As we said in our initial analysis, we were very happy to note a clear commitment of the Commission to maintain the delicate legislative balance of Article 17 that reflected many of the constructive contributions that have been made by stakeholders across the spectrum during the dialogues. In general, we consider the Commission’s proposal a step in the right direction and this is reflected in our response to the consultation. Unsurprisingly, organisations representing rightholders have a completely different reaction to the proposal and have already started a campaign to convince the Commission into abandoning its approach. Continue reading
Last week on Thursday we held the third virtual edition of our COMMUNIA Salon. This edition focussed on the recent German proposal to implement Article 17 of the DSM Directive and included contributions by John Henrik Weitzmann (Wikimedia Deutschland), Julia Reda (Gesellschaft für Freiheitsrechte), Martin Husovec (London School of Economics) and Paul Keller (COMMUNIA). If you have missed the event you can watch a recording of the presentations and the subsequent discussion here:
On Thursday, the 2nd of July, we will be organising the next edition of our virtual COMMUNIA Salon to discuss the new German implementation proposal for Article 17 of the DSM directive. For this event we will be joined by Julia Reda (Project lead control © at the GFF and former MEP), John Hendrik Weitzmann (General Counsel at Wikimedia Deutschland) and Dr. Martin Husovec (Assistant Professor, Department of Law, London School of Economics).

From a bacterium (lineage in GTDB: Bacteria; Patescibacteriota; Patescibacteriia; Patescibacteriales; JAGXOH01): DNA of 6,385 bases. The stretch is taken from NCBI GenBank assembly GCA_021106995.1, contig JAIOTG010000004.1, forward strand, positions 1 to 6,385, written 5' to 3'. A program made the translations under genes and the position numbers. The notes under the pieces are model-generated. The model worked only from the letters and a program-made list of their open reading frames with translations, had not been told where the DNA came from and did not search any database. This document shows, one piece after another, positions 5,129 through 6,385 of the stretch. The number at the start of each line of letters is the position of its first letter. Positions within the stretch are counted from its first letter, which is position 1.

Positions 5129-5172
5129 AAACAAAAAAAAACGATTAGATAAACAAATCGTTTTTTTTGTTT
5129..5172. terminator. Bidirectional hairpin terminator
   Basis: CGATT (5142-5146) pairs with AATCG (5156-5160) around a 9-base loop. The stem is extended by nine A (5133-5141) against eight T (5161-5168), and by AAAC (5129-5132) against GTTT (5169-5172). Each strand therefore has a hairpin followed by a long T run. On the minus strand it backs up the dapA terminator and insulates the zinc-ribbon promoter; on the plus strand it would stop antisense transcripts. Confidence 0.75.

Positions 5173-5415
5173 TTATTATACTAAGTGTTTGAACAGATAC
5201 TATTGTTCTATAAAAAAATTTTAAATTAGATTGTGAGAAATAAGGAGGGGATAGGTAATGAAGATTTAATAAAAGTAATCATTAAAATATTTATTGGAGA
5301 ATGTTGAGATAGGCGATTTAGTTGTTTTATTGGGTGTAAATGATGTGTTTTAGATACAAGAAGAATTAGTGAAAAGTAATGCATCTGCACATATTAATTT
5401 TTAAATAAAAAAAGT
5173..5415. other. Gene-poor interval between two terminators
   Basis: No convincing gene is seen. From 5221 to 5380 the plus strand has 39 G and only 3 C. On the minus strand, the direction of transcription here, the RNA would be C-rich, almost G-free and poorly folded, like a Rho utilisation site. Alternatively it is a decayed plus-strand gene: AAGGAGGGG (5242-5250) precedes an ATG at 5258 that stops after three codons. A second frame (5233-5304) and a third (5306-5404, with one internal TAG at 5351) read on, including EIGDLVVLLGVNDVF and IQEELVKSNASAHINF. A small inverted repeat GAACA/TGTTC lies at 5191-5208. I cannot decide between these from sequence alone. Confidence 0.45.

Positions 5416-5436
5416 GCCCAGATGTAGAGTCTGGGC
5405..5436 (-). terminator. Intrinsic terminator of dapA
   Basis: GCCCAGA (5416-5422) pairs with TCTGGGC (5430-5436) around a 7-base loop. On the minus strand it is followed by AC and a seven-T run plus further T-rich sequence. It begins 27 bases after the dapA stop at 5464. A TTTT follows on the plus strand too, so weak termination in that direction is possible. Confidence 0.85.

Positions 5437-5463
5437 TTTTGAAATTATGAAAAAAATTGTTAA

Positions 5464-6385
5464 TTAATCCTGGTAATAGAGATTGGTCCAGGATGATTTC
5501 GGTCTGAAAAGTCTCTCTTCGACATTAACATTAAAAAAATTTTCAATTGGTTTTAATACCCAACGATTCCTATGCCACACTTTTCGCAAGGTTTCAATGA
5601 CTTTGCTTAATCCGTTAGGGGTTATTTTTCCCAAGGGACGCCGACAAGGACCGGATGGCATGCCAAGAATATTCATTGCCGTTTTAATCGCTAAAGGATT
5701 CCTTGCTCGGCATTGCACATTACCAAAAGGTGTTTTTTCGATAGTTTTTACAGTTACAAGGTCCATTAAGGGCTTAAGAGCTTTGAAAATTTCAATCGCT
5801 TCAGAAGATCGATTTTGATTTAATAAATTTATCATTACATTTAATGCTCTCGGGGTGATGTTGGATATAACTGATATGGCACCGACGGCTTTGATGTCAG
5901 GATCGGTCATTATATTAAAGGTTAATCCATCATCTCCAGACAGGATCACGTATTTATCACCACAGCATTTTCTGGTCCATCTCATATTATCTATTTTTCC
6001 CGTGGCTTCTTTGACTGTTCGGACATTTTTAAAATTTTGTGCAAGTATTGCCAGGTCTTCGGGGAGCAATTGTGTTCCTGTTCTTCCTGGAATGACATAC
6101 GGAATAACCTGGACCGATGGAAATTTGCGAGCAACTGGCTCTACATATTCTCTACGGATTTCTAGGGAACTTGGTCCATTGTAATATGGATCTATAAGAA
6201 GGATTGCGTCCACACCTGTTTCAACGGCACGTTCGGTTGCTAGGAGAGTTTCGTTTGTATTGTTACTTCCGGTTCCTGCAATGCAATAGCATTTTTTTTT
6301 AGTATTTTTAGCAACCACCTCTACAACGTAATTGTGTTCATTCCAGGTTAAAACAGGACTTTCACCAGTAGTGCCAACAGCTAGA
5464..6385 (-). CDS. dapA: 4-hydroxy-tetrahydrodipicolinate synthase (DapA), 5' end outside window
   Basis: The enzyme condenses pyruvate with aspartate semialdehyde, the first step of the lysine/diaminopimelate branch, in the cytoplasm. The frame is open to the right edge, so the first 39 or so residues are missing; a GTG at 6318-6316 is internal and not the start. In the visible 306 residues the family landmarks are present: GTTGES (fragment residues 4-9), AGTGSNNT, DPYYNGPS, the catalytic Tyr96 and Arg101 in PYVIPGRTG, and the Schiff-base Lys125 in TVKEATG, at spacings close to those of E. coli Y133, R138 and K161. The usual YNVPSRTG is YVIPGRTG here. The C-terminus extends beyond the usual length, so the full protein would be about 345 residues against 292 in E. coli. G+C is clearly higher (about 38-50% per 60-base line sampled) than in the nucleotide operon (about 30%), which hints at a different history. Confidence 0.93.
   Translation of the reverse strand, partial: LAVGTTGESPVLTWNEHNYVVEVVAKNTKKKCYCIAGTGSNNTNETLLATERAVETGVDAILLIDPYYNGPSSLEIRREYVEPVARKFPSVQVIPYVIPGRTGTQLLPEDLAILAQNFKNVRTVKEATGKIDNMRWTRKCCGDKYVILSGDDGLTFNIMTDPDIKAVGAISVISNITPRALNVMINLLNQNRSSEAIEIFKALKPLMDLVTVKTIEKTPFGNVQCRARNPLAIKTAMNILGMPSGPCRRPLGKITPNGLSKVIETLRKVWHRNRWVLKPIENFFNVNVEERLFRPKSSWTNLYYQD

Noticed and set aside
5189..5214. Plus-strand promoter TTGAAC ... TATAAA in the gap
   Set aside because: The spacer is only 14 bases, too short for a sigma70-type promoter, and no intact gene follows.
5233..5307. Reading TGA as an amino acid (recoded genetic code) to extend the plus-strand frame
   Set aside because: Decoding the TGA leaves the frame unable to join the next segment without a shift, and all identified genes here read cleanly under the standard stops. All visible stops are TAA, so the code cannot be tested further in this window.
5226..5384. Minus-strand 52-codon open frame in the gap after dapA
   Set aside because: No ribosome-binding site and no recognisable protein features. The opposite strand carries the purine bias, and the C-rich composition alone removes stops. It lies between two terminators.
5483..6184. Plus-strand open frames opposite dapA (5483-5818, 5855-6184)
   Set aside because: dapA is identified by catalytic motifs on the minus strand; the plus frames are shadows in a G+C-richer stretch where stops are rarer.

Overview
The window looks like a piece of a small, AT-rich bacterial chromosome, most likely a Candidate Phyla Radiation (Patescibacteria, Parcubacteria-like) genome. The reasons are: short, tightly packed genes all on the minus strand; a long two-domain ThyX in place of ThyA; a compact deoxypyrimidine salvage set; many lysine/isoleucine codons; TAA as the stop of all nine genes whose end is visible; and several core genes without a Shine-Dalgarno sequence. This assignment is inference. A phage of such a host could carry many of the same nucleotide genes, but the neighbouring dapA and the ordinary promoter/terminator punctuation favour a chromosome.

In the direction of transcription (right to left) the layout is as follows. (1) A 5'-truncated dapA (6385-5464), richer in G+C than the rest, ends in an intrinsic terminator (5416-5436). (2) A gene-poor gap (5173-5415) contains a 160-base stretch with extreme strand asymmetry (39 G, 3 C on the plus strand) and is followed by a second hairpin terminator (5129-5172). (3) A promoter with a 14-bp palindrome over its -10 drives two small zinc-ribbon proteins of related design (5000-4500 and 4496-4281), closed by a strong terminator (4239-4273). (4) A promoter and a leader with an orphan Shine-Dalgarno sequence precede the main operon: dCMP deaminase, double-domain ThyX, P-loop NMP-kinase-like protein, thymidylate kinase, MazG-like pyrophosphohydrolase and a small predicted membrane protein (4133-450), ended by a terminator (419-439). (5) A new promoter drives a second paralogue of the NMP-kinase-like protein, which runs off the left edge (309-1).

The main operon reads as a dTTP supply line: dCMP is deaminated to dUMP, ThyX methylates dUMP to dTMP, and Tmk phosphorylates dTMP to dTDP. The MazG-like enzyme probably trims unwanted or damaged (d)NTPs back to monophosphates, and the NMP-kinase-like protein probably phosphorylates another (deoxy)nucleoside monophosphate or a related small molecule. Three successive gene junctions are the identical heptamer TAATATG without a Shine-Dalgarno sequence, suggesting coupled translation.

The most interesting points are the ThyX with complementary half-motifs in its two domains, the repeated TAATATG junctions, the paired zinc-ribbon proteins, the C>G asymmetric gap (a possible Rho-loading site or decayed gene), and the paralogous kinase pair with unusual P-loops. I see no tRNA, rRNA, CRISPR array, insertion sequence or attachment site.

As we have written in our initial reaction, the German proposal is the first serious attempt by a member state to implement Article 17 of the directive in a way that preserves the precarious balance between the rights of users and creators. Where previous implementation proposals have limited themselves to (selectively) transposing the provisions of the directive, the German Ministry of Justice has presented a proposal that adds a number of interesting (and potentially controversial) additional provisions, which seem to be designed to strengthen the position of both users and individual creators. These include the addition of a remunerated de-minimis exception intended to safeguard common types of so-called “user generated content”, the ability for uploaders to “pre-flag” legitimate uses of protected works in their uploads, and the addition of a direct remuneration rights intended to ensure that individual creators benefit from the new legal regime.